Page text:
MASS SCALE Ticket touting is causing considerable harm to the British music scene, alongside causing concern to the gig culture community, according to a survey.
Commissioned by anti-touting campaigners, Fan Fair Alliance, the survey reported that 80% of Britons find that secondary ticketing is a ‘rip off’, and those who purchase them tend not to spend further on other live events as a result.
The survey also found that the majority of people asked supported the idea of precautionary measures being put in place to fight the issue.
Adam Webb, campaign manager for Fan Fair Alliance said: “It’s the scale of online ticket touting that’s the real issue, and the fact that it’s become endemic across live music. Each Friday we see the most high demand events targeted and high volumes of tickets moved straight into the secondary market by professional touts. It’s distorting the market and leaving music fans disaffected.
“If your core audience is disaffected and feels they’re being ripped off, then that’s potentially a nightmare for the long-term health of the business. On a more basic level, if a large segment of gig-goers are over spending on tickets then they’ll have less to spend on other shows, on recorded music and at venues.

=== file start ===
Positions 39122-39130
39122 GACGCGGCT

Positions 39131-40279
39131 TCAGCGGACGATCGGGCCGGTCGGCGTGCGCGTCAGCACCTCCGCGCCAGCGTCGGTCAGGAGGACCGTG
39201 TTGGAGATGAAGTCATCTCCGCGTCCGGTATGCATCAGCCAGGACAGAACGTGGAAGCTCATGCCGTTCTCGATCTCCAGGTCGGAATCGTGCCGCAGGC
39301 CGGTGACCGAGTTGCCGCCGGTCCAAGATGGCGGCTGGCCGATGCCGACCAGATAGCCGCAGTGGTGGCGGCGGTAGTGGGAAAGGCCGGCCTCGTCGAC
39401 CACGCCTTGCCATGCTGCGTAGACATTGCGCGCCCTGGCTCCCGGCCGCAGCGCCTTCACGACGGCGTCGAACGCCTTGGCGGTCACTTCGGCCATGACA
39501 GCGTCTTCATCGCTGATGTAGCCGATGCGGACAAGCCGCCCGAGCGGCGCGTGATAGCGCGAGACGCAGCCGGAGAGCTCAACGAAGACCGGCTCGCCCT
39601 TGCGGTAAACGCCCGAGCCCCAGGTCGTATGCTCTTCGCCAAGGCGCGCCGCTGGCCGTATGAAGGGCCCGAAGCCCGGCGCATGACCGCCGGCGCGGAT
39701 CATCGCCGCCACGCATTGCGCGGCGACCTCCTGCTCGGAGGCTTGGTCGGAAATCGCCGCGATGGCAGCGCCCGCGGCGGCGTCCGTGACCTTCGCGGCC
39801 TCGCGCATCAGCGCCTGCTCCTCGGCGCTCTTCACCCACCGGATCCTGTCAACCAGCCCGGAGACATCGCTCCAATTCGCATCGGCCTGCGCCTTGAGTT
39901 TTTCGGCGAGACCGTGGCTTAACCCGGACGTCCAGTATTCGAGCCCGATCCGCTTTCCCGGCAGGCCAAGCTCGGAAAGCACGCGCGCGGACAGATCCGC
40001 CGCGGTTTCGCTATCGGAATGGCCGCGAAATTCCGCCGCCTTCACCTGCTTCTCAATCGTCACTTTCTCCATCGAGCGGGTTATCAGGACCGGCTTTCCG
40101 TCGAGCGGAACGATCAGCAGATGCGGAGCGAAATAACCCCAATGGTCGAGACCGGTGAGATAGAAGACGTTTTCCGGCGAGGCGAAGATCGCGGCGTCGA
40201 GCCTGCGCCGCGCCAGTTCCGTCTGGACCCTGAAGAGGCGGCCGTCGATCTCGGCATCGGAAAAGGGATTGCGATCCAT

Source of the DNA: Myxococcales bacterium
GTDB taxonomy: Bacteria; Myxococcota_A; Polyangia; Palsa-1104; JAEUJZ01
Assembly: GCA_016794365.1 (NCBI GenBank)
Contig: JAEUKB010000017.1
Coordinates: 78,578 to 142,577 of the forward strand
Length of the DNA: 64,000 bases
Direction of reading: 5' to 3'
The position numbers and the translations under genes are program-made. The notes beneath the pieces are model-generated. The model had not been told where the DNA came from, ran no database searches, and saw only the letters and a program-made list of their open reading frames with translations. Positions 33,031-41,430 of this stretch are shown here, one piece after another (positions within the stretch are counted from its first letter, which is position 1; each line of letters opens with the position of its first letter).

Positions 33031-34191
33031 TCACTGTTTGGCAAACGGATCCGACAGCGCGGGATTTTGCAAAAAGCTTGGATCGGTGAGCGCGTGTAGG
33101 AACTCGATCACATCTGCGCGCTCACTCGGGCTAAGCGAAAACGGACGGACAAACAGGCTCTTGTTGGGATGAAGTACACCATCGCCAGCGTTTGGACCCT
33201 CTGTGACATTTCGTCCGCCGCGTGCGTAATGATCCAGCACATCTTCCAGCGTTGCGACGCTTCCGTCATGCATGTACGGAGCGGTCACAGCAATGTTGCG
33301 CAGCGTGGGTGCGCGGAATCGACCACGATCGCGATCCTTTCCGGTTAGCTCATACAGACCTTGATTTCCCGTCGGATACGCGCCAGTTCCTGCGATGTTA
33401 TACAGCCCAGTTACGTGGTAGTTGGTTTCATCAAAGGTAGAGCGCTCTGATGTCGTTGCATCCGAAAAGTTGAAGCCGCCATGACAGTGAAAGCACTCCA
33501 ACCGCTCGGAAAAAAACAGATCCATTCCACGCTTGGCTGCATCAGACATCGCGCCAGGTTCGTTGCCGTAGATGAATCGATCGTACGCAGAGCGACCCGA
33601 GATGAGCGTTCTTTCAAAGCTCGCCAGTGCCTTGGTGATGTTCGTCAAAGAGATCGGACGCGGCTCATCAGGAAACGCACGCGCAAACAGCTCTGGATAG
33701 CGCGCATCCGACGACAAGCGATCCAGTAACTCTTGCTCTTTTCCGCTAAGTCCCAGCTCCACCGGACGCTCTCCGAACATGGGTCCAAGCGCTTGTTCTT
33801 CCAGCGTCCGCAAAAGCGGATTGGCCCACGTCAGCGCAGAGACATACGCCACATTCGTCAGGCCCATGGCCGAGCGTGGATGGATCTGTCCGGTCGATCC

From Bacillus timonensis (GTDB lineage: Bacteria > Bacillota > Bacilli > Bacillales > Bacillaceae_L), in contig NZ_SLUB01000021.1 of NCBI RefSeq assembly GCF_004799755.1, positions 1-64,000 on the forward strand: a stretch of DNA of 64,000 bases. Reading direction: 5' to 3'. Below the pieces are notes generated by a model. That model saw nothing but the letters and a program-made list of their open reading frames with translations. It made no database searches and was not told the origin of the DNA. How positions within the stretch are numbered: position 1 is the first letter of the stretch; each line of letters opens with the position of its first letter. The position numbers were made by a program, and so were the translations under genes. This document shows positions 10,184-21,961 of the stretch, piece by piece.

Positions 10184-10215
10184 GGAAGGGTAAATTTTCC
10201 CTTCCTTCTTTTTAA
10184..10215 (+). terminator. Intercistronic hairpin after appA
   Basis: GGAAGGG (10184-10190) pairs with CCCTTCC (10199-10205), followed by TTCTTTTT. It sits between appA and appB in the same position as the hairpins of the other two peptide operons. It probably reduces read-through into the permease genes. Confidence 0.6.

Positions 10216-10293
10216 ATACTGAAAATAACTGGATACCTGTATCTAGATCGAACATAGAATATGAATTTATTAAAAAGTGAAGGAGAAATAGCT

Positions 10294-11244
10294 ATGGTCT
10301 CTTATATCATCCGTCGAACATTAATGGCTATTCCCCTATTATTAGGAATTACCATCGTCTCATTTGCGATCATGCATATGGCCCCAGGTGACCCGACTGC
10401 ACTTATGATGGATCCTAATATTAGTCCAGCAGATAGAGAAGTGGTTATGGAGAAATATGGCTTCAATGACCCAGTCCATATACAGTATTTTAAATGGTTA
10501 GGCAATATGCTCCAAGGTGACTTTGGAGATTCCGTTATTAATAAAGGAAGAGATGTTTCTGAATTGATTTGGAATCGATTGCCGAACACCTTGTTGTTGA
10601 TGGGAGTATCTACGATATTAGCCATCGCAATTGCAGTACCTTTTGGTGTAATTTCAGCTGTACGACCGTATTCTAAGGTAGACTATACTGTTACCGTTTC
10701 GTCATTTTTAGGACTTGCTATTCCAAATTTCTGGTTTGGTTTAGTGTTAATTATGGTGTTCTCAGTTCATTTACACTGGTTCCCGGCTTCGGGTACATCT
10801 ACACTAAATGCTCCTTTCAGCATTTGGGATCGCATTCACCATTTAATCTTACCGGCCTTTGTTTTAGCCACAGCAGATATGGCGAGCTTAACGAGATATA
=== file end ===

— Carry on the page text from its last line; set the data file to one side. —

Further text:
“It’s undoubtedly damaging. It engenders a feeling of mistrust and of being ripped off. That’s no basis on which to build a music culture.
“Fan Fair wholeheartedly believes that fans should be able to resell a ticket – but at the price they paid for it, not as a means of making a quick buck and screwing over everyone else.”
eBay owned StubHub, is a ticket sales website allows users to buy and re-sell tickets online.
When asked about the survey, a spokesman told D&A: “Less than 1% of tickets for most events in the UK end up for resale on StubHub, and 40% of these tickets were sold at face value or below.
“The real problem is the lack of transparency in the primary market, with the distinct lack of tickets made available to the general public. We would like to see government bring forward rules where primary sellers have to list how many tickets they are actually listing for general public sale.”